Last week, America lost a civil rights legend in Yuri Kochiyama. Kochiyama’s work inspired a generation of young activists — including many Asian American women like myself — towards social justice work.
Today, 18MillionRising is launching a petition that will be sent along with a formal written proposal to the US Postal Service’s Citizens’ Stamp Advisory Committee, asking that Yuri Kochiyama be commemorated in an official stamp. This form of memorial seems meaningful; Yuri Kochiyama strongly believed in the power of mail as a form of political outreach, and reportedly only wanted to receive stamps on holidays so she could continue to send flyers for her many political and social justice causes.
Act Now! If you agree that Kochiyama belongs on a commemorative stamp, please sign 18MillionRising’s petition requesting that the US Postal Service issue a commemorative Yuri Kochiyama stamp and share the petition with your friends!
Yesterday marked another grim incident in this nation’s ongoing litany of gun violence. A man, identified as 26-year-old former LA Fitness janitor Aaron Ybarra walked into Seattle Pacific University’s Otto Miller Hall and opened fire with a shotgun at point-blank range, killing one person and wounding three others.
When I first heard about the incident yesterday, I scoured the web, hoping that the victims or the perpetrator were not Asian American. Something about Elliot Rodger — who is biracially Asian American — and his deadly shooting spree in Isla Vista had me hyper-sensitive. I just couldn’t help thinking: “no, please, our community can’t take any more tragedy”.
I wish I had been right.
Yesterday’s single fatality at SPU — who was pronounced dead at Harborview Medical Center — has now been identified as 19-year-old Paul Lee, a Korean American freshman from Portland who reportedly enjoyed dancing and “eating delicious food”. Friends and family remember Lee as a “lively” person who made the classroom fun.
My thoughts and prayers go out to the Lee family. The loss of yet another young man — barely older than a child — by gun violence, wounds deeply. That he is now the fourth Asian American man to die in relation to a mass shooting on a college campus in the span of two weeks is unfathomable and senseless.
Over the weekend, I posted about the death of beloved civil rights activist and beloved icon Yuri Kochiyama. Here is the Kochiyama Family’s statement, issued in conjunction with the UCLA Asian American Studies Center:
The Kochiyama family has also set up a Facebook page called “Remembering Yuri Kochiyama“. Please like it to stay abreast of information from the family regarding a public memorial for Yuri Kochiyama.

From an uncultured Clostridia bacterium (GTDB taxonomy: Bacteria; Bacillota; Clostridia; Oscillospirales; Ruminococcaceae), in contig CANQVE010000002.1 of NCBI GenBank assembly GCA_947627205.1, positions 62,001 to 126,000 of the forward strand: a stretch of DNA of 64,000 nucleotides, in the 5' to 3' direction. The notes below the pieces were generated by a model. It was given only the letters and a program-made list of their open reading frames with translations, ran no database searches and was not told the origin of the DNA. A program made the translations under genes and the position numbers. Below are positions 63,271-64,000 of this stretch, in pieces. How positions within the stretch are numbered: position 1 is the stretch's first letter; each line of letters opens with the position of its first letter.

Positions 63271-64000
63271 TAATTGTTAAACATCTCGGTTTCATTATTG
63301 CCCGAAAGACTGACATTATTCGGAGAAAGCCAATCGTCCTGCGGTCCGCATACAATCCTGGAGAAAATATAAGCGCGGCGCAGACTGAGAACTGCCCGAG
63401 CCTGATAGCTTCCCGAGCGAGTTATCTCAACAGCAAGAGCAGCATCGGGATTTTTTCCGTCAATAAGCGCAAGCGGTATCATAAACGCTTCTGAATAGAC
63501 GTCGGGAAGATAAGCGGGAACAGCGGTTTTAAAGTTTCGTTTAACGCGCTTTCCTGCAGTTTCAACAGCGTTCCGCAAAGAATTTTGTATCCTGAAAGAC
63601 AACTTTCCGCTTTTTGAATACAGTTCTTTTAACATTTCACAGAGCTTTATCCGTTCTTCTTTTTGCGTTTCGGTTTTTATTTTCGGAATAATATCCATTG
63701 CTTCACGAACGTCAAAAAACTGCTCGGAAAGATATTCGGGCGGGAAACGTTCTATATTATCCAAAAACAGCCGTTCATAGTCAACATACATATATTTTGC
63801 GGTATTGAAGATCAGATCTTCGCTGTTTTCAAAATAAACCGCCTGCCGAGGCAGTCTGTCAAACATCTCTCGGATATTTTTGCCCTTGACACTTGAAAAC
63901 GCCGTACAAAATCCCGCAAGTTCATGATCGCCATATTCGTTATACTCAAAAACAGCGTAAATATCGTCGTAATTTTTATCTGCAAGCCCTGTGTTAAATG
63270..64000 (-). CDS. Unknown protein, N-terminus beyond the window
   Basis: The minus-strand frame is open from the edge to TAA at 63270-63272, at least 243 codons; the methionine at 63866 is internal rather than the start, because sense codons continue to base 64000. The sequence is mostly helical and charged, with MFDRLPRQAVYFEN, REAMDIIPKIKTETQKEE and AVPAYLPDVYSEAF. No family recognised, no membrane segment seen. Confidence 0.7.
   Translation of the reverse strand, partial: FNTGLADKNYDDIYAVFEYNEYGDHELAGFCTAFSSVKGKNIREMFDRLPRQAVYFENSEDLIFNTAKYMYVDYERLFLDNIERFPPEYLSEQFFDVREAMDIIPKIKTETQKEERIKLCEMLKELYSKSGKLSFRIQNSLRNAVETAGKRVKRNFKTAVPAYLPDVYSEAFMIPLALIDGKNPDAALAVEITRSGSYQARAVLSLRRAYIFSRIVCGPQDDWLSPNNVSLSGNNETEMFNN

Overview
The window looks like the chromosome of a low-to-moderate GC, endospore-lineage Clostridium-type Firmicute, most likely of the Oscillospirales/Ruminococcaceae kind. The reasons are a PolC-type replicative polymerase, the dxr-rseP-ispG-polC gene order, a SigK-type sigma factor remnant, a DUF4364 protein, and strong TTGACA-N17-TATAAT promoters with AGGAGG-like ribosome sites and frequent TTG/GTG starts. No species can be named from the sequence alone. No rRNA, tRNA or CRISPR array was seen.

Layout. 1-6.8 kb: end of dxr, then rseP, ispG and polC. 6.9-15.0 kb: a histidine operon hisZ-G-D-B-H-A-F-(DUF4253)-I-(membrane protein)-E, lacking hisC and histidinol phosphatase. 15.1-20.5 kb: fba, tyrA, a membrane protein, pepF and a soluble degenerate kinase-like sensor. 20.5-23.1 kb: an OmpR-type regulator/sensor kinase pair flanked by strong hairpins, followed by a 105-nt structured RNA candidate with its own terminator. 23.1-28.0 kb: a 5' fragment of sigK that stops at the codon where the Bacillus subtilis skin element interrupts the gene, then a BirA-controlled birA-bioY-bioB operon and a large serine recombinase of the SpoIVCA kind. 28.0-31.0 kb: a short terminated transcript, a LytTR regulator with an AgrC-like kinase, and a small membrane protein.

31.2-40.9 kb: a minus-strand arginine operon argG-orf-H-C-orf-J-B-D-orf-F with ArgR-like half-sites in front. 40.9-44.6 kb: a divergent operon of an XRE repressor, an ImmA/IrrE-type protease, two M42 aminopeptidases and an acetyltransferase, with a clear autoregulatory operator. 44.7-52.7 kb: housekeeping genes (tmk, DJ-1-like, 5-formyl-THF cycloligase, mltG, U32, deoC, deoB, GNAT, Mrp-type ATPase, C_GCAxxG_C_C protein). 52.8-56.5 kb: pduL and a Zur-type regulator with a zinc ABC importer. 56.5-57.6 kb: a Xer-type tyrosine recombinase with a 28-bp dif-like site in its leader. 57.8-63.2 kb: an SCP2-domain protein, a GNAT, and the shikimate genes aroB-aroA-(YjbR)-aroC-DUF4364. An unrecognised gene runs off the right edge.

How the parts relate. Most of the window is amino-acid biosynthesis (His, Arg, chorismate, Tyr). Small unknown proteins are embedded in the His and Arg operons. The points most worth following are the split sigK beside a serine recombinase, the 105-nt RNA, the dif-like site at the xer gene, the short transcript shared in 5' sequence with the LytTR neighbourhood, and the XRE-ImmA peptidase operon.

I’m hearing reports through my networks that Yuri Kochiyama, the incredible civil rights hero whose life of dedicated work to social justice inspired a generation of young activists including myself, passed away last night at the age of 93. The reports are still unconfirmed nationally, although sources close to Kochiyama’s family are confirming her passing.
Yuri Kochiyama was a hero and an icon to me.
Yuri Kochiyama was a survivor of a Japanese American internment camp in rural Arkansas, where she encountered the heinous racism of the Jim Crow South. In an interview with Kochiyama published in Fred Ho‘s Legacy to Liberation, Revolutionary Worker writes that it was the parallels between her own experiences as a Japanese American with the mistreatment of Black People under Jim Crow that first propelled Kochiyama towards social justice work. Throughout her life, Yuri Kochiyama worked as a member of both the Civil Rights Movement and the Black Liberation Movement, but she also devoted her energies to causes like freeing political prisoners domestically and around the world. She is often cited for her work with the Black liberation movement, through which she had a brief friendship with Malcolm X. She was at Malcolm X’s side when he died of a gunshot wound on February 21, 1965.
But, for me, what makes Yuri Kochiyama a legend and an inspiration was the philosophy that fueled her life of dedication to social justice efforts.
Hon. Mary I. Yu has been appointed by Governor Jay Inslee to the Washington Supreme Court, making her the state’s first Asian American and first openly gay Supreme Court justice. Yu makes this step after spending 14 years serving on the King County Superior Court, which she was appointed to by then-governor Gary Locke in 2000, the nation’s first governor of Asian descent.
Since 2001, Reappropriate has been the web's foremost Asian American activism, identity, feminism, and pop culture blog!